Hidden Bookshelf Drawer




Introduction: Hidden Bookshelf Drawer

Build a hidden drawer into your bookshelf that hides as a row of books.
Allows using some of the space in a bookshelf for (secret?) things, while still looking good.

Materials needed:

  • Sacrificial books (I used an outdated encyclopedia that was thrown away)
  • Plywood for the drawer (and tools to work with it, if you want to cut it yourself)
  • Wood glue
  • Nails
  • Woodworking clamps
  • Hot glue gun
  • Hobby knife
  • Black marker

Step 1: Prepare the Drawer Plywood

The dimensions of the plywood panels that will form the drawer box will depend on the following things:

  • The width of all the combined books that will become the front of the drawer
  • The depth of your bookshelf
  • The height of your books

I used 12 books, each being 3.5cm thick, bringing the width of the drawer to 42 cm overall. As such the drawer is exactly as long as the combined width of the book backs.

My books were 19.5 cm tall. In order to prevent seeing the drawer on top, the height was set to 18cm.

My bookshelf was about 23 cm deep. However, the books don't stand at the edge of the shelves, so the drawer was designed to be 20cm deep. Keep in mind that the false front of books will add a bit of depth at the end.

You will need three large panels to form the front, back and bottom sections of the box, as well as two smaller pieces that will form the sides. I connected the front and back panels to the sides of the the bottom, so that the side pieces sat on top of the bottom piece (see the sketches). Keep the thickness of the plywood itself in mind. I used 1cm thick plywood, which was probably a little overkill for my box dimensions.

Step 2: Assemble the Drawer

Assemble the five plywood panels into a box using wood glue. Make sure to create right angles.
This works well with a woodworking square. I didn't have access to one and used a large piece of wood instead.

Use plenty of glue and clamp down the panels.

After the glue has dried a little, I added some small nails for additional support. Depending on what should go into the boy, this might not be necessary.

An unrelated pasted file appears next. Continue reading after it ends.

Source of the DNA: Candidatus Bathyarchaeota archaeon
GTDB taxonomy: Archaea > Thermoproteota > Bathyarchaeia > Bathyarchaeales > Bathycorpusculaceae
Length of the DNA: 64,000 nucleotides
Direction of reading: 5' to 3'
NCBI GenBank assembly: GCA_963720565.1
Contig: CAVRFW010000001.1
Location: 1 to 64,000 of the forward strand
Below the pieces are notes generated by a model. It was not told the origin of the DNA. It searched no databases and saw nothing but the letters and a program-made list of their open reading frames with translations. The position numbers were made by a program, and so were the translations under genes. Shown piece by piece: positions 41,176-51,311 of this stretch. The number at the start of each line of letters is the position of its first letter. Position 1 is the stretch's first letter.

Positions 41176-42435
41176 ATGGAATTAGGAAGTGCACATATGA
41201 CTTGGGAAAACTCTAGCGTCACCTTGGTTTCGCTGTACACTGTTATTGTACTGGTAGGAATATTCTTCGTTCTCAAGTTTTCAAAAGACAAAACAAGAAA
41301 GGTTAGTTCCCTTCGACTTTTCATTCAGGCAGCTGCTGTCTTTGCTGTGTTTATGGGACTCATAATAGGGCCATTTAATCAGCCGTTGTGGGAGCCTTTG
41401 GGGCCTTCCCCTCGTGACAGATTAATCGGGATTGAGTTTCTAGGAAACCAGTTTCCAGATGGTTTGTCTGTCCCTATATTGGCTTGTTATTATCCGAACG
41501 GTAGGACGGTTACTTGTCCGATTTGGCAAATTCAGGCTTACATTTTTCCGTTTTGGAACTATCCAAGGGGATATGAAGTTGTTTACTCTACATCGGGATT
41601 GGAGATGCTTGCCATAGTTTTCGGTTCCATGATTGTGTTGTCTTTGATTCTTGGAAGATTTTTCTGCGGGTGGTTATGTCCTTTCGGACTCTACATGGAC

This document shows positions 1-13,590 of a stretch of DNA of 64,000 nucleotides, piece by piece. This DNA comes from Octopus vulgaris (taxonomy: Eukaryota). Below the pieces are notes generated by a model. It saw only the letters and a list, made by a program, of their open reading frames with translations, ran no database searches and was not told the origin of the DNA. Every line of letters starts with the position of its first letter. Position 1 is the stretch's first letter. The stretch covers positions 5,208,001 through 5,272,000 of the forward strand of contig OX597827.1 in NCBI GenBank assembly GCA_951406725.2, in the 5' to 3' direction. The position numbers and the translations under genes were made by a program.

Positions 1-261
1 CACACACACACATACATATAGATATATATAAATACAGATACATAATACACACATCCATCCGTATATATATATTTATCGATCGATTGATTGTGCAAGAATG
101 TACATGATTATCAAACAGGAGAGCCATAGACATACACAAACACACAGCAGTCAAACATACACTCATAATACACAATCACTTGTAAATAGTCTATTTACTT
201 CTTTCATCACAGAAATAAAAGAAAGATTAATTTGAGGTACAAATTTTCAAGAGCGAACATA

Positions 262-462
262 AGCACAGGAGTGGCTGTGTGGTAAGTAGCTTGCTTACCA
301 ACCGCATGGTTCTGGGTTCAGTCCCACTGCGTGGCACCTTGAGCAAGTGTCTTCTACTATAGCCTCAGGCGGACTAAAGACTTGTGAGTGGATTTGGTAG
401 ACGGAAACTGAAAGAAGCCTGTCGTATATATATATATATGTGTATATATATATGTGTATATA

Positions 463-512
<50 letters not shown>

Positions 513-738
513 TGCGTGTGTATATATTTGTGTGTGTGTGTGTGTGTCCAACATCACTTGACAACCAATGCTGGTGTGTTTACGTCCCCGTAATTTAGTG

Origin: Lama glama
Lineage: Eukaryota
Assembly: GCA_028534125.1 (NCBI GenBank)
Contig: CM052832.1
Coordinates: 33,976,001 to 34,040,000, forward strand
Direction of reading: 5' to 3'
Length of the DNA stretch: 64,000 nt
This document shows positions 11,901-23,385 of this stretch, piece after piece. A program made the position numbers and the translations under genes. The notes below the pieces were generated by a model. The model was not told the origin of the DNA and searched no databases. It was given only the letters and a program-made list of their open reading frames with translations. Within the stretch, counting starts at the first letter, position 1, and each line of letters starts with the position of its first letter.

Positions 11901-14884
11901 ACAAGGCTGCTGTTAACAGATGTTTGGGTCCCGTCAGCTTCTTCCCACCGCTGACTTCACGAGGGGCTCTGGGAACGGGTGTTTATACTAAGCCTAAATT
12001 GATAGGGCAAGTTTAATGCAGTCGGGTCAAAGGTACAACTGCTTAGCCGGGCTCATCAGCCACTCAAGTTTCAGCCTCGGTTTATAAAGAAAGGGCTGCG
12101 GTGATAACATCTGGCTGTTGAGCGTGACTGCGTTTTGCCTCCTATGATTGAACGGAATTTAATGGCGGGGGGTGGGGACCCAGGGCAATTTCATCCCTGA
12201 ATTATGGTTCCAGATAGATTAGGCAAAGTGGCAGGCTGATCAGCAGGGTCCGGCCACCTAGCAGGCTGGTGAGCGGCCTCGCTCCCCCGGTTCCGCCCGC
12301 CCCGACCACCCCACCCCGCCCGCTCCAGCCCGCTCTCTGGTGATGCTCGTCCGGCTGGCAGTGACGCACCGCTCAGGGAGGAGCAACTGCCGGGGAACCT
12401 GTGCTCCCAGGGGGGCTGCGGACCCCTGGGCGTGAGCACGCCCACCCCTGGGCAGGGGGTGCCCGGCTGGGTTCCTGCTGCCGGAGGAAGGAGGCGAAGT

Test fit the finished drawer in the bookshelf.

Step 3: Prepare the Front

Completely remove the covers of the books you have collected, removing all the pages.

Cut off the sides of a few covers of those books that will form the center. Use the material to cut strips the width of your original book using a hobby knife. Hot glue these into the spines of your book covers, to give them some stability and force them back to a roughly book shaped, bowed shape.

The book covers that will be on the very right and the very left, will each keep one side of the cover, that will attach to the side of the drawer, so do not remove the left side of the leftmost and the right side of the rightmost book.

Test fit your collection of trimmed book fronts on the drawer front. There should not be any large, obvious gaps.

Step 4: Assemble & Finish

Using a black marker, mark the edges of the book front elements on the drawer front. Color the surrounding of the markings black, so that possible small gaps between book covers won't be immediately visible.

Attach the book cover elements to the drawer front one by one using a hot glue gun. Start from one side, working towards the other. Try to keep as little space as possible between book covers to give the impression of a neatly stacked bookshelf.

Lastly attach the sides of the book covers at the edges to the edges of the drawer.

Place the drawer into your bookshelf. I thought it looked especially realistic in a bookshelf surrounded by real books.

Done! Enjoy your hidden bookshelf drawer!

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    6 years ago

    I think I could actually do this. Thanks


    Reply 6 years ago

    You totally can! Especially fast and easy if you get the plywood cut for you at the hardware store (as I did).


    Reply 6 years ago

    One of my goals for this year is to learn to use as many of my husband's power tools as possible. I am going to learn the table saw. I have several projects picked out already. I would learn how to use it now but it is cold and the table saw is in the garage. That and I am stuck visiting in the hospital right now. My husband has to get better so he can teach me.


    Reply 6 years ago

    Agreed. This is so much cooler than a book safe - although, this could be combine with one to disquise a fire safe or similar.


    Reply 6 years ago

    True, the concept is very similar to a book safe. However, I usually find that a single book doesn't have enough storage capacity, especially in depth :)